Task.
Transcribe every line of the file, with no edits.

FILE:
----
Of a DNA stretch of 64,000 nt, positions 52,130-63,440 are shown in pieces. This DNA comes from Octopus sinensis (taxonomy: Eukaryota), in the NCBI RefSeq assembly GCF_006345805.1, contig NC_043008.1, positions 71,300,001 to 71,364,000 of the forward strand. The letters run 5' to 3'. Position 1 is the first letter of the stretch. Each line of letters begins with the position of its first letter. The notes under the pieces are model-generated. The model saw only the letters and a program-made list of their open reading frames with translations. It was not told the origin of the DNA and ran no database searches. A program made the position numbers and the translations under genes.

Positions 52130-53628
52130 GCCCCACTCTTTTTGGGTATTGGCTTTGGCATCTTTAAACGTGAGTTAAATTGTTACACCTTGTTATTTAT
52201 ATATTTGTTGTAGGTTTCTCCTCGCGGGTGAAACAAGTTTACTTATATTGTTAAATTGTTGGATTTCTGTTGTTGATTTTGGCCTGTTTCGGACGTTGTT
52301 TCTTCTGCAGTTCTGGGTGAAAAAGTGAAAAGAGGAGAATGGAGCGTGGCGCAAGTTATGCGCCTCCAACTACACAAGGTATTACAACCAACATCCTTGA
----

Of a DNA stretch of 64,000 nt, positions 52,130-63,440 are shown in pieces. This DNA comes from Octopus sinensis (taxonomy: Eukaryota), in the NCBI RefSeq assembly GCF_006345805.1, contig NC_043008.1, positions 71,300,001 to 71,364,000 of the forward strand. The letters run 5' to 3'. Position 1 is the first letter of the stretch. Each line of letters begins with the position of its first letter. The notes under the pieces are model-generated. The model saw only the letters and a program-made list of their open reading frames with translations. It was not told the origin of the DNA and ran no database searches. A program made the position numbers and the translations under genes.

Positions 52130-53628
52130 GCCCCACTCTTTTTGGGTATTGGCTTTGGCATCTTTAAACGTGAGTTAAATTGTTACACCTTGTTATTTAT
52201 ATATTTGTTGTAGGTTTCTCCTCGCGGGTGAAACAAGTTTACTTATATTGTTAAATTGTTGGATTTCTGTTGTTGATTTTGGCCTGTTTCGGACGTTGTT
52301 TCTTCTGCAGTTCTGGGTGAAAAAGTGAAAAGAGGAGAATGGAGCGTGGCGCAAGTTATGCGCCTCCAACTACACAAGGTATTACAACCAACATCCTTGA